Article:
Cameron is a PhD student in the department of Genetics. He grew up on the east coast and, as soon as he was old enough to work a TV remote, began self-indoctrinating himself with a love of biology through a steady supply of Wild Discovery reruns. After a brief stint of falsely believing he wanted to study mechanical engineering, he came to his senses and enrolled in the Biochemistry and Molecular Biology program at the University of Georgia. He partook in research focusing on metabolic pathways of hyperthermophilic archaea, Lepidoptera of the Costa Rican cloud forests, and dabbled in computer science before finally taking a course on genomics. He was hooked from the moment he saw the legendary and ubiquitous NHGRI "cost per genome vs. Moore's Law" graph for the first time. Shortly thereafter, he landed himself a position conducting forward genetic screens on the mechanisms of chromatin remodeling and genome stability in Neurospora crassa with Zack Lewis. After two years with the Lewis lab and having likely contaminated all of his worldly possessions with N. crassa fungal spores, he enrolled in the Biosciences PhD program at Stanford and began his journey of learning how to decode clinical jargon. His current research with the Ashley lab focuses on RNA regulation of cardiac development and disease and collaborating with Stanford's Center for Undiagnosed Diseases. He has additional research interests in long-read sequencing technology and high-throughput screening and enjoys participating in open source software development as it applies to his work. When he's not in lab, you may find him seeking remote wilderness areas, pretending to be athletic on single-track running trails, or learning about ecological restoration and community development projects in the Bay Area.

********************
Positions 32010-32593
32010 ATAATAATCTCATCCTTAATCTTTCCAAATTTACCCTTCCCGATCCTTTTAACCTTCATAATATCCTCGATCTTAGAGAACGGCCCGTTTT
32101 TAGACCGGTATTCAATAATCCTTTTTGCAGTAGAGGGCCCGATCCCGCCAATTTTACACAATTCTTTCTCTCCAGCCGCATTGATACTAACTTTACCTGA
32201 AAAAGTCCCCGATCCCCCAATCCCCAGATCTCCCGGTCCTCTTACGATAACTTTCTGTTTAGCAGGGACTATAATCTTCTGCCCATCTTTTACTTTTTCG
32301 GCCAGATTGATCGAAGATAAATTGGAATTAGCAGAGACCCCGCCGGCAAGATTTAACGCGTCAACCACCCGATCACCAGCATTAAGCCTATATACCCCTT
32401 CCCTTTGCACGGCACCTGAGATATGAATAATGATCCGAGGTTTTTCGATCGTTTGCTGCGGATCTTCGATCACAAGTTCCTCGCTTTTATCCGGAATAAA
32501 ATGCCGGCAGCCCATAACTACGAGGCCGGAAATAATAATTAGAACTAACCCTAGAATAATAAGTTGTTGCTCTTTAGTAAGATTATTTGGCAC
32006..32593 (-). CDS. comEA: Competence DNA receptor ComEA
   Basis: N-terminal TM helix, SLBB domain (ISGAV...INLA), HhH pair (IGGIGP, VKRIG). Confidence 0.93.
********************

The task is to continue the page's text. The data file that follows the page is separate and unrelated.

Anna is a graduate student in the Biomedical Informatics PhD Program at Stanford University. She is interested in developing algorithms that utilize machine learning and data mining approaches to derive medically relevant conclusions from multi-layer omics data. Anna attended the Massachusetts Institute of Technology, where she double majored in Computer Science and Biological Engineering. After graduation she pursed an M.Eng. degree at MIT Lincoln Laboratory in the Bioengineering Systems and Technologies group, where she continued to work until beginning her PhD at Stanford. During this time she developed algorithms to characterize microbiome metagenomic datasets, to predict kinship and biological ancestry from variant data, and to characterize different stages of healing from muscoskeletal injury. Currently, Anna is developing deep learning algorithms for identifying pathogenic variants in undiagnosed diseases. She is also mining “big data” sources such as the UK Biobank and the MyHeart Counts mobile health data for meaningful associations between physical activity and health. Anna's long term goal is to contribute to precision medicine by integrating physical activity, medical history, and genetic information to build a more complete picture of patient health.
Jessica is a graduate student in the Biomedical Informatics Ph.D. Program who is interested in clinical applications of wearable technology/mobile health for better patient management and outcomes. She received her B.S. in Cell and Molecular Biology and M.s in Bioinformatics from San Diego State University in 2011 and 2013 respectively. During her masters and subsequent, she worked for a biotech company developing noninvasive prenatal diagnostics before joining the Stanford Biomedical Informatics Ph.D. program. Outside the lab, Jessica enjoys spending time with her husband, puppy, and drinking lots of iced coffee.